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Optimization of alert notifications in electronic patient-reported outcome (ePRO) remote symptom monitoring systems (AFT-39)

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Clinical benefits result from electronic patient-reported outcome (ePRO) systems that enable remote symptom monitoring. Although clinically useful, real-time alert notifications for severe or worsening symptoms can overburden nurses. Thus, we aimed to algorithmically identify likely non-urgent alerts that could be suppressed.


We evaluated alerts from the PRO-TECT trial (Alliance AFT-39) in which oncology practices implemented remote symptom monitoring. Patients completed weekly at-home ePRO symptom surveys, and nurses received real-time alert notifications for severe or worsening symptoms. During parts of the trial, patients and nurses each indicated whether alerts were urgent or could wait until the next visit. We developed an algorithm for suppressing alerts based on patient assessment of urgency and model-based predictions of nurse assessment of urgency.


593 patients participated (median age = 64 years, 61% female, 80% white, 10% reported never using computers/tablets/smartphones). Patients completed 91% of expected weekly surveys. 34% of surveys generated an alert, and 59% of alerts prompted immediate nurse actions. Patients considered 10% of alerts urgent. Of the remaining cases, nurses considered alerts urgent more often when patients reported any worsening symptom compared to the prior week (33% of alerts with versus 26% without any worsening symptom, p = 0.009). The algorithm identified 38% of alerts as likely non-urgent that could be suppressed with acceptable discrimination (sensitivity = 80%, 95% CI [76%, 84%]; specificity = 52%, 95% CI [49%, 55%]).


An algorithm can identify remote symptom monitoring alerts likely to be considered non-urgent by nurses, and may assist in fostering nurse acceptance and implementation feasibility of ePRO systems.

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The sponsor, Alliance Foundation Trials, LLC, coordinated contracting with participating study practice sites and submission of regulatory documentation. The sponsor was not involved in the design or conduct of the study; collection, analysis, or interpretation of the data; preparation of the manuscript; or decision to submit the manuscript for publication. The Alliance Publications Committee reviewed and approved this manuscript for publication and did not have the right to veto publication or to control the decision regarding to which journal the manuscript was submitted. All statements in this publication, including its findings, are solely those of the authors and do not necessarily represent the views of PCORI or its Board of Governors or Methodology Committee. Dr. Mazza presented results from this article at the International Society for Quality of Life Research Conference in Calgary, AB, Canada on October 20, 2023.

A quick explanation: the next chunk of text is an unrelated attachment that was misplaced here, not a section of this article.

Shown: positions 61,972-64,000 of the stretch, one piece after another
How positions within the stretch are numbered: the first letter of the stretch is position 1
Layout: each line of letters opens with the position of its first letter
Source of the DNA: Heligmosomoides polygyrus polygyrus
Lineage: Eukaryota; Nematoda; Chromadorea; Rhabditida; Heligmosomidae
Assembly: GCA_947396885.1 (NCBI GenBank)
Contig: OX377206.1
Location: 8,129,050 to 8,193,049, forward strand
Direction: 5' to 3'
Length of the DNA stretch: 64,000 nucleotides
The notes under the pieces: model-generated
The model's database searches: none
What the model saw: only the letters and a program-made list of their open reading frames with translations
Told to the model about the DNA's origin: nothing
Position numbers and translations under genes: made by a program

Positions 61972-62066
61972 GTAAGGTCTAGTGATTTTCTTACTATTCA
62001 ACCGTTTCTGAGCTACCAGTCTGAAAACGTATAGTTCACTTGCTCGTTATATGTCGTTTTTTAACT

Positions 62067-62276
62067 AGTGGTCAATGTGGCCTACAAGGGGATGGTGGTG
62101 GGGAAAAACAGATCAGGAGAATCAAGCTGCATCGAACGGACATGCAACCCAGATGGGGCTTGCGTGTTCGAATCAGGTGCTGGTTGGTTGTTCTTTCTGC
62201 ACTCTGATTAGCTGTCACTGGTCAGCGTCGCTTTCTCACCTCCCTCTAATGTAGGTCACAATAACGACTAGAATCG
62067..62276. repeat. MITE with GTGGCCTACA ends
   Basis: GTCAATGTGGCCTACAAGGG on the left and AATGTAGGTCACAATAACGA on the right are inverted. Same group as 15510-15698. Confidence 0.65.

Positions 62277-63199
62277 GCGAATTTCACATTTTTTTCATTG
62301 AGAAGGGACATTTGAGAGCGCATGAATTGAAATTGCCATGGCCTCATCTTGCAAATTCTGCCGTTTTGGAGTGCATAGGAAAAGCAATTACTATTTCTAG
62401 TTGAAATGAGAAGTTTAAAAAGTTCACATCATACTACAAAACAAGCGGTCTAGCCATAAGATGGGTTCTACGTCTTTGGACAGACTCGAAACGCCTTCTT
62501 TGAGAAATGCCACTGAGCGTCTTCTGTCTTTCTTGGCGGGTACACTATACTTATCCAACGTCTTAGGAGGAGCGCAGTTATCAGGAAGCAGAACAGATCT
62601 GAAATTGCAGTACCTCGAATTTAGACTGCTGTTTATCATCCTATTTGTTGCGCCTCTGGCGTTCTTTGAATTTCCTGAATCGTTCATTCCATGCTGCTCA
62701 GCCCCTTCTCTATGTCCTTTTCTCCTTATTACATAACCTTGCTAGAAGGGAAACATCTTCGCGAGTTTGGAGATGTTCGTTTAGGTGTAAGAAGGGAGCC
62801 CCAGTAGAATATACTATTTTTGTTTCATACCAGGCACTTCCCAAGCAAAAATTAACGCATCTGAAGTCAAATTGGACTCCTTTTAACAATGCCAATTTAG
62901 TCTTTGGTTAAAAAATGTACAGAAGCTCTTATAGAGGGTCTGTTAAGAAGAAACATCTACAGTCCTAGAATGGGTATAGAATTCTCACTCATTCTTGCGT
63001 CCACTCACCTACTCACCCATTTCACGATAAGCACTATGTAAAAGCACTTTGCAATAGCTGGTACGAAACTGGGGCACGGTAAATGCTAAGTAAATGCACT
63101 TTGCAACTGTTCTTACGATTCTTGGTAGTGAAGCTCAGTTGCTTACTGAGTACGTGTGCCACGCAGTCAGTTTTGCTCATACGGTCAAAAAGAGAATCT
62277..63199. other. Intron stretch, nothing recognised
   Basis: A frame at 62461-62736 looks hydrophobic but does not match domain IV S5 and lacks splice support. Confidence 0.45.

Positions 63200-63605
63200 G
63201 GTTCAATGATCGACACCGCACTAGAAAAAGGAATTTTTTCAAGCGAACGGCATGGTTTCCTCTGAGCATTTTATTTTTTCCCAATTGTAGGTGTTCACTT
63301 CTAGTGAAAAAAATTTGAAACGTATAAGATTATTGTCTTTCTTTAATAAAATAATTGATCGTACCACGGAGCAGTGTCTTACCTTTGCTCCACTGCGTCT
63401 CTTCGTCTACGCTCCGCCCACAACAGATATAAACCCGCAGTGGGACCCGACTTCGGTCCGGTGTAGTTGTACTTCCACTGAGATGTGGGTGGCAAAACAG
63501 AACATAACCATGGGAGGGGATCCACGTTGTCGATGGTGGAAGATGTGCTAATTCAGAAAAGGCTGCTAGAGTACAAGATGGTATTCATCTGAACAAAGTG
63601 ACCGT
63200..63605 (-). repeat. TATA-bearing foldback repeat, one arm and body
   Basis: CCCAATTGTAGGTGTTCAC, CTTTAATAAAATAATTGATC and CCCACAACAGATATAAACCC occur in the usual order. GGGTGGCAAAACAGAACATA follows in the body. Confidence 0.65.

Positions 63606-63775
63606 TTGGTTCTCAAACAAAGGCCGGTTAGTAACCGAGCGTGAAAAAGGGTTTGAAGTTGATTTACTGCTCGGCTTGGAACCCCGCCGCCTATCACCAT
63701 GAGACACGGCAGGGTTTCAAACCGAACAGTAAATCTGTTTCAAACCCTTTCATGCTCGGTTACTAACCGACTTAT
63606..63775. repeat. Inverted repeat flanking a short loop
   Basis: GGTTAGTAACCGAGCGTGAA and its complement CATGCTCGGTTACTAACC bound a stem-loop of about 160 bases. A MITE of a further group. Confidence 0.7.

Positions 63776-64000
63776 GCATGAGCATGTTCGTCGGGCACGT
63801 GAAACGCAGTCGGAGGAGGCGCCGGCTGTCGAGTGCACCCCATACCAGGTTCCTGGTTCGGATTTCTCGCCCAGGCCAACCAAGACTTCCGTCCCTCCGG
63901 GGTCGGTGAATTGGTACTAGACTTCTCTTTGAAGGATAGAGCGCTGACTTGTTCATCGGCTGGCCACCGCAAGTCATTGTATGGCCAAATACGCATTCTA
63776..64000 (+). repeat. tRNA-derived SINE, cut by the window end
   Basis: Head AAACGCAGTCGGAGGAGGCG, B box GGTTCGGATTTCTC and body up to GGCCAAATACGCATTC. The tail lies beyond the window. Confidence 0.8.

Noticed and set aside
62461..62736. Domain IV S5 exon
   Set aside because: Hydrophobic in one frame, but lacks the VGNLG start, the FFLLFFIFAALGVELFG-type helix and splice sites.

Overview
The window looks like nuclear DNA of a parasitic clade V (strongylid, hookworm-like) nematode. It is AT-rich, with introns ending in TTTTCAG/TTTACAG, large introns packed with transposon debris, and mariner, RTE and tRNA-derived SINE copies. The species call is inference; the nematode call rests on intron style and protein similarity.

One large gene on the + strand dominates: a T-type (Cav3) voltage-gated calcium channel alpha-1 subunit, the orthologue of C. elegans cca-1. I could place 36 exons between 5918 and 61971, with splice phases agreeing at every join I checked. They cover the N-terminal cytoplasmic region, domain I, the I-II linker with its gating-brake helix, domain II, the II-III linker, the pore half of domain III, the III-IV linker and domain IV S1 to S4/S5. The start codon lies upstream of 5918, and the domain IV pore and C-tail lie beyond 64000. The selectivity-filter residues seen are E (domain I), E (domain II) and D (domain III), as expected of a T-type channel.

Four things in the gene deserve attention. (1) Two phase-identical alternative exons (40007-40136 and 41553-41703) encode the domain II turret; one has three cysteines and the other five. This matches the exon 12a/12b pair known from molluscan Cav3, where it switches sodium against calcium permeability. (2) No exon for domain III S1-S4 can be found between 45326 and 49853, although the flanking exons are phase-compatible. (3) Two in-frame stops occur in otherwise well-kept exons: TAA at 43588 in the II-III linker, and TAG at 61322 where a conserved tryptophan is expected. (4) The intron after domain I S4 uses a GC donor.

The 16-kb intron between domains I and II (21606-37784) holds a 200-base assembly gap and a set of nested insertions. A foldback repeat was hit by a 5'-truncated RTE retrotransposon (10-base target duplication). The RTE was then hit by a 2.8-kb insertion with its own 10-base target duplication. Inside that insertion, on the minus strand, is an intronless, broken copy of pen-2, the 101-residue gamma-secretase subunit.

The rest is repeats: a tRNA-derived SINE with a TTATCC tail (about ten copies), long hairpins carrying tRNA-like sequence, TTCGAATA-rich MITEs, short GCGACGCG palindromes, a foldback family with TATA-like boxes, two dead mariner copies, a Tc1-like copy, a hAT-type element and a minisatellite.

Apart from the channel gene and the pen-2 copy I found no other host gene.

This work was funded by the Patient-Centered Outcomes Research Institute (PCORI) award IHS-1511-33392. The trial made use of technology systems provided by the Patient-Reported Outcomes Core (PRO Core; at the Lineberger Comprehensive Cancer Center of the University of North Carolina, funded by NCI Cancer Center Core Support grant P30CA016086 and the University Cancer Research Fund of North Carolina. The trial was sponsored by Alliance Foundation Trials, LLC (

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Authors and Affiliations



GLM and EB formulated the research question and designed the study. EB and ACD provided supervision for the research activity planning and execution. BG, ACD, and GLM prepared the data for analysis. GLM and BG analyzed the data. GLM led the writing of the manuscript. GLM created the tables and figures. GLM, ACD, BG, JJ, AMD, PC, VSB, GT, MJ, LJR, DS, and EB contributed to the conduct and primary analysis of the PRO-TECT trial. All authors interpreted the results as well as reviewed and approved the manuscript for publication.

Corresponding author

Correspondence to Gina L. Mazza.

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Conflict of interest

Dr. Basch reported receipt of personal fees from Navigating Cancer, Sivan, AstraZeneca, Resilience, and the Research Triangle Institute for serving as a scientific advisor; receipt of research funding from the National Cancer Institute (NCI); being owner of Carolina Informatics; and employment by the University of North Carolina. Dr. Schrag reported receipt of personal fees from Pfizer, nonfinancial support from Grail for serving as a site principal investigator, and grants from the American Association for Cancer Research awarded to Memorial Sloan Kettering Cancer Center. Dr. Mody reported consultancy and receipt of research funding from Sivan. All remaining authors have declared no conflicts of interest.

Consent to participate

Informed consent was obtained from all participants included in the PRO-TECT trial.

Ethics approval

The PRO-TECT trial was conducted in accordance with the Declaration of Helsinki and Good Clinical Practice guidelines. The trial’s protocol was approved by the central institutional review board and the institutional review board at each participating site.

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Mazza, G.L., Dueck, A.C., Ginos, B. et al. Optimization of alert notifications in electronic patient-reported outcome (ePRO) remote symptom monitoring systems (AFT-39). Qual Life Res (2024).

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